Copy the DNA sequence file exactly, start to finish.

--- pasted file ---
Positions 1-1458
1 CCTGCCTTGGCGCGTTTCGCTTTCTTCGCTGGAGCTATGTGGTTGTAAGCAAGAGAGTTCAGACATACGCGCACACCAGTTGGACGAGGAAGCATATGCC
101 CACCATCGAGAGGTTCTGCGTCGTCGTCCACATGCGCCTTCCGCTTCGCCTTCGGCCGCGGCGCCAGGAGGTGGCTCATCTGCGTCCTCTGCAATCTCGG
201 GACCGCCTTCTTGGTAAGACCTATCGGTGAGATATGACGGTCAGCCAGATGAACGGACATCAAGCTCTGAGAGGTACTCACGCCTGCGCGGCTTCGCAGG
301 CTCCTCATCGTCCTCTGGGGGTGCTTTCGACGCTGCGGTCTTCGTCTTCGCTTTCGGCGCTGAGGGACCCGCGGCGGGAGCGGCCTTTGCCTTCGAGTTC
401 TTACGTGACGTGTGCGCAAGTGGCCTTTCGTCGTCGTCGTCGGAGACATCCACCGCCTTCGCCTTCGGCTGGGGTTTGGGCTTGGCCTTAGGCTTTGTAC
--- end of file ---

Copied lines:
Positions 1-1458
1 CCTGCCTTGGCGCGTTTCGCTTTCTTCGCTGGAGCTATGTGGTTGTAAGCAAGAGAGTTCAGACATACGCGCACACCAGTTGGACGAGGAAGCATATGCC
101 CACCATCGAGAGGTTCTGCGTCGTCGTCCACATGCGCCTTCCGCTTCGCCTTCGGCCGCGGCGCCAGGAGGTGGCTCATCTGCGTCCTCTGCAATCTCGG
201 GACCGCCTTCTTGGTAAGACCTATCGGTGAGATATGACGGTCAGCCAGATGAACGGACATCAAGCTCTGAGAGGTACTCACGCCTGCGCGGCTTCGCAGG
301 CTCCTCATCGTCCTCTGGGGGTGCTTTCGACGCTGCGGTCTTCGTCTTCGCTTTCGGCGCTGAGGGACCCGCGGCGGGAGCGGCCTTTGCCTTCGAGTTC
401 TTACGTGACGTGTGCGCAAGTGGCCTTTCGTCGTCGTCGTCGGAGACATCCACCGCCTTCGCCTTCGGCTGGGGTTTGGGCTTGGCCTTAGGCTTTGTAC